A point of contention besides the money is the term. Verdi demands twelve months, Lufthansa wants 18 months. Are you willing to compromise on runtime?
For the employees, a rather short term is extremely important. No one can say how inflation and the economic situation will develop. The last collective bargaining round was in 2018, since then the employees have waived their salary due to the pandemic in order to get Lufthansa through the crisis in a stable manner. That is why we now need a sustainable wage increase.

Read more about the situation at Lufthansa here

Above all, they want to strengthen the lower salary brackets, and Lufthansa wants that too. Why are you not satisfied with management’s proposal?
Our proposal is a tariff increase of 9.5 percent, with a minimum amount of 350 euros. This would have the advantage that these 350 euros work up to an income of around 3700 euros. Lufthansa offers a fixed amount of 250 euros. The proposal for a fixed amount is not bad, but it needs to have a certain scope in order to have an upward effect. 250 euros are not enough for that. It is also problematic that the Lufthansa proposal wants to base a further increase on company results. That would be a blank check for an uncertain future for employees. We reject that.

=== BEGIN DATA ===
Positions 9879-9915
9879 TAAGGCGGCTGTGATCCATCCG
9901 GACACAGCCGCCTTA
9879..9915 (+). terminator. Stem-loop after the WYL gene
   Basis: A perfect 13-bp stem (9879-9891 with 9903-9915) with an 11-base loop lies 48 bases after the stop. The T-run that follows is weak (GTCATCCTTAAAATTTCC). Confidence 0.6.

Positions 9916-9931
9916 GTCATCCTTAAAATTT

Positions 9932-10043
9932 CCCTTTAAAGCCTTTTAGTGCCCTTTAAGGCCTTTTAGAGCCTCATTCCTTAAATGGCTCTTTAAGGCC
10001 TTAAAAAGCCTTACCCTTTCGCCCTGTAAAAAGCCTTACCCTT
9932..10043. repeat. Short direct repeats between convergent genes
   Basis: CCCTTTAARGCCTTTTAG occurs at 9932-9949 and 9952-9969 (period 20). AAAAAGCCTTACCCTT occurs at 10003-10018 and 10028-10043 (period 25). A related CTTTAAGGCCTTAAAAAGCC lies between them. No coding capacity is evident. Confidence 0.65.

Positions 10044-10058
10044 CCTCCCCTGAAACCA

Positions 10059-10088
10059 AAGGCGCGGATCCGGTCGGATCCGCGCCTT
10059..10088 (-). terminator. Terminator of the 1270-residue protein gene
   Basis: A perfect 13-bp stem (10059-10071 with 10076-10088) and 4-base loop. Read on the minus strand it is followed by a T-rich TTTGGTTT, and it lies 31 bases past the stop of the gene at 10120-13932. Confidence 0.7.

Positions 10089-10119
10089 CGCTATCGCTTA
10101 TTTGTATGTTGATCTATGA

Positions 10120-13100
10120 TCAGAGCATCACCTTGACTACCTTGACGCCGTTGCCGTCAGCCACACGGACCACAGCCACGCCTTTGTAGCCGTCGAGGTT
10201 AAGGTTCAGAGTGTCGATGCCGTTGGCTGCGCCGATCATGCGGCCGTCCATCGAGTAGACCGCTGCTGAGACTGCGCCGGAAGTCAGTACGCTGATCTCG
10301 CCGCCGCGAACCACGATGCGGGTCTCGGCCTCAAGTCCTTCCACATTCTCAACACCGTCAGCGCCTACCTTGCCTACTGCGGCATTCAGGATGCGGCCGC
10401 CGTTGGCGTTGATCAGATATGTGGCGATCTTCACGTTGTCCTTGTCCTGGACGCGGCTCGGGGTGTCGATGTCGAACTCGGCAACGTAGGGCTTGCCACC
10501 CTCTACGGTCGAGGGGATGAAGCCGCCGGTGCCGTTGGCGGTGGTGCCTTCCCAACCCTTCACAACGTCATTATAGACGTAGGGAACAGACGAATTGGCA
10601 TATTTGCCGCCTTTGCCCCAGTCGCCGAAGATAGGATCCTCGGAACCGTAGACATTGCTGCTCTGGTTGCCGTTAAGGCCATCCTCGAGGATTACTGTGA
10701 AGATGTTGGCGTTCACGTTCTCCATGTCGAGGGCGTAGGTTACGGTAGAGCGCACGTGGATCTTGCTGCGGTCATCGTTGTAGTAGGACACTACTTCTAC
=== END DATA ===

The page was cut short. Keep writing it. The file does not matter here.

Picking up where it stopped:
The warning strike was violent. What was your calculation? Would you rather just cause a lot of pain and hope that a quick solution can then be found?
It was important to us to give a clear signal before the third round. The employers’ proposal has a reasonable structure in some respects. But we are still quite far apart. A result in the third round of negotiations is also crucial because otherwise there is a risk of labor disputes slipping into the peak travel season. August and September are the busiest months in aviation.

Could the Verdi warning strike also help to cut the knot in collective bargaining for other professional groups, such as pilots?
I can’t say that, the situation with the pilots is also completely different.

Angry ground staff, frustration in the cockpit and in the cabin: is Lufthansa about to lose the support of the workforce?
From our point of view this is indeed a big problem. Lufthansa has taken measures in the past – such as founding new airlines – that have put pressure on the collective bargaining partners and the works councils. The pandemic is the last straw. In our estimation, the leadership has lost its support.

Aviation was grounded for a long time due to the corona. Do you have no understanding at all that management cut staff during the crisis?